We here at the flat-earth society commend your quick-thinking, and we have planned for exactly this scenario.  Being the retro folks that we are, our links will be point-to-point masers.


Naturally, due to the bandwidth and amount of error correction required, we will be running in the atmospheric window around 90GHz, and will have sufficient SNR to run 2 Gbps links.  Therefore, we will run 50 of them in parallel, adjacently spaced.


Taking our cues from the 100G world, we will advertise this scheme as "one wavelength". Since the operators will be told that there is only one wavelength,  the analysts will parrot this claim.


It can't lose.  Wanna invest?


Pete Baldwin 12/5/2012 | 4:31:34 PM
re: Carrier Pwns NYC/Chicago Latency

What really strikes me about Spread Networks is the uniqueness of the proposition: There's this ONE span that needs more low-latency links, and that's all they're building for. I'm not sure there's another pair of cities in North America where it would be worth doing that.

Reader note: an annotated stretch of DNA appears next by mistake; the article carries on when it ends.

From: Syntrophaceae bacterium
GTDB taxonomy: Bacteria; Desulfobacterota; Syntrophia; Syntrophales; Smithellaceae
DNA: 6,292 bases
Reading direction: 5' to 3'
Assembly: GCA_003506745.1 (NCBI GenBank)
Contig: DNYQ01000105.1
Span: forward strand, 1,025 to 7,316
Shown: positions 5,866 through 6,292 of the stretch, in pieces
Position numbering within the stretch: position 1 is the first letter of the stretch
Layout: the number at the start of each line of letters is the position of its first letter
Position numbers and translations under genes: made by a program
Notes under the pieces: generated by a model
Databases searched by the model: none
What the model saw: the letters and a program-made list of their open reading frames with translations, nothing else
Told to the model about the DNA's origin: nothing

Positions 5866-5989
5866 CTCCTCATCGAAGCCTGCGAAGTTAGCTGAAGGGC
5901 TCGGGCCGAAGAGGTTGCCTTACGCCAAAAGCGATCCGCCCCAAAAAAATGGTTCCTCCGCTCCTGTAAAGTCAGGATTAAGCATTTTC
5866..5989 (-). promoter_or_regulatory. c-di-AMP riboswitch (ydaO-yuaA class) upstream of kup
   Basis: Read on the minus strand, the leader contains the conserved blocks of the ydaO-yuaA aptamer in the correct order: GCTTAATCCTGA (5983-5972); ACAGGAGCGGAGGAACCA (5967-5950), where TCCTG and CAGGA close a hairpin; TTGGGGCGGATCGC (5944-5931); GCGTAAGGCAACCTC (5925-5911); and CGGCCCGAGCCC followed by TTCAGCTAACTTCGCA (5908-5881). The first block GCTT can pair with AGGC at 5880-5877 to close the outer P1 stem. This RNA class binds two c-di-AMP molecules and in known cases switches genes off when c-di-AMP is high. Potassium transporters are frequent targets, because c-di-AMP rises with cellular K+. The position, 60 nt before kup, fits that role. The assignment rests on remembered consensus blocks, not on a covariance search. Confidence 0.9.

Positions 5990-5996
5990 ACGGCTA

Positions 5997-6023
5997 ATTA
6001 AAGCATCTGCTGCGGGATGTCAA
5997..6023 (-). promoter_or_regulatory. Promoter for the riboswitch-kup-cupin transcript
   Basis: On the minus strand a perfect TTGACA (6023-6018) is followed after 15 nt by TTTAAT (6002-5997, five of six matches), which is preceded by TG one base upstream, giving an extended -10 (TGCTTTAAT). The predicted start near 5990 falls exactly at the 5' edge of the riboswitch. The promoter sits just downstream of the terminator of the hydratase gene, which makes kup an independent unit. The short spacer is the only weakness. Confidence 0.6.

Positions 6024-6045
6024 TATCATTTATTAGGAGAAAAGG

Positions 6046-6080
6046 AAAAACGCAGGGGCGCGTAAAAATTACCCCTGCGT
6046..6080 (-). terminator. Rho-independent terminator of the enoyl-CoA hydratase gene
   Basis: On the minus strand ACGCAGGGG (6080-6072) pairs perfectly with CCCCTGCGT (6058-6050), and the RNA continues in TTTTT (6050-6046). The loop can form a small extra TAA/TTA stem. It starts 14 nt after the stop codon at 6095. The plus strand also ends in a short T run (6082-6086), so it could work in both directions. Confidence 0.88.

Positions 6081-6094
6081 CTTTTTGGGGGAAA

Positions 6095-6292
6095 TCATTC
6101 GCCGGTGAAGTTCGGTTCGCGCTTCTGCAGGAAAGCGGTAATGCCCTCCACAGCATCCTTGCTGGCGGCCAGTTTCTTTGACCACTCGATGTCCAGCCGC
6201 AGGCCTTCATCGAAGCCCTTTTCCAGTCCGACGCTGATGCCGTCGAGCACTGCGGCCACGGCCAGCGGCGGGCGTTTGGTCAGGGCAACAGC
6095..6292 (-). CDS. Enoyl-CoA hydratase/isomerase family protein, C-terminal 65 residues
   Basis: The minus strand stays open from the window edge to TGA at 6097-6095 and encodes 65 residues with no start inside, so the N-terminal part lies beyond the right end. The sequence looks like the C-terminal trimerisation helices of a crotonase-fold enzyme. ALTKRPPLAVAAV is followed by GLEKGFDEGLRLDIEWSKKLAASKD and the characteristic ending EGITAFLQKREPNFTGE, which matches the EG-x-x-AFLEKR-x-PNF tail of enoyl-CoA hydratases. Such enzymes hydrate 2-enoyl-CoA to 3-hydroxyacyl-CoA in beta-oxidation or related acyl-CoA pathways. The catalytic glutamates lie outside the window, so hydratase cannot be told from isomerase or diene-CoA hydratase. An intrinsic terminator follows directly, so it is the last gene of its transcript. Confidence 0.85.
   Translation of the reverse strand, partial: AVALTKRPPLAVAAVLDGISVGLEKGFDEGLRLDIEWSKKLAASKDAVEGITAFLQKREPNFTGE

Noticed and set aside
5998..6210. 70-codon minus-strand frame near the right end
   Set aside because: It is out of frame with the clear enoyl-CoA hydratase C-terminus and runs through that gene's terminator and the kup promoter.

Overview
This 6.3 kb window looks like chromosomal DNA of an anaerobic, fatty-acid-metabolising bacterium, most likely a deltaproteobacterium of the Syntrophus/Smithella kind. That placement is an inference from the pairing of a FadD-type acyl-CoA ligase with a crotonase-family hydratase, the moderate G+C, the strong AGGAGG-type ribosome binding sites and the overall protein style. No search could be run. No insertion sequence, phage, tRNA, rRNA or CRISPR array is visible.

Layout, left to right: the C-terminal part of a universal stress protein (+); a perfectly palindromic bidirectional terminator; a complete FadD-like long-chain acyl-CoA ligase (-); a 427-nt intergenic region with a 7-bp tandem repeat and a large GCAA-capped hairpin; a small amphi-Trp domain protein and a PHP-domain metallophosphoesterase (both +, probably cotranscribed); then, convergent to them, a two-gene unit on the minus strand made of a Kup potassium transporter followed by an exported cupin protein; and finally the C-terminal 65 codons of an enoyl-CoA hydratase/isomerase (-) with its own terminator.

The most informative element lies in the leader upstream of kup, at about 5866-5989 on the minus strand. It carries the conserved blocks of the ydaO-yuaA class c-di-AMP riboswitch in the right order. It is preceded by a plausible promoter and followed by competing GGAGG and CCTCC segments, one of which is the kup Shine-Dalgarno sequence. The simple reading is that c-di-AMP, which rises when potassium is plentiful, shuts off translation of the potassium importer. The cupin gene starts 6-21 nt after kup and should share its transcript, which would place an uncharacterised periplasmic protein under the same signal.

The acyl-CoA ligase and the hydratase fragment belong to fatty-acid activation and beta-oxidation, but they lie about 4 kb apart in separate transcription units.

NYC/Boston is a crowded span, I'm sure, but it's a shorter distance, and I wouldn't think you'd have options for a more direct route for fiber anyway -- plus, Boston isn't the financial trading hub that Chicago is.


Anyway, as a one-off business model, I found this really intriguing.

Pete Baldwin 12/5/2012 | 4:31:34 PM
re: Carrier Pwns NYC/Chicago Latency

All right, all right, so the microwave thing won't work. At least not at this distance (or without the right size of mountains on either end).  I do like the single-wavelength idea, though.  Be sure and patent it!

Stevery 12/5/2012 | 4:31:33 PM
re: Carrier Pwns NYC/Chicago Latency

There's this ONE span that needs more low-latency links, and that's all they're building for.


That one span is currently a license to print money though.  For example:  Below is a link describing what happened in the flash crash last month.  Their solution?  Make stock bids/asks valid for 50ms, which is enough of a disadvantage to remove the ability to game the system based on your time-of-flight.






Flash Crash analysis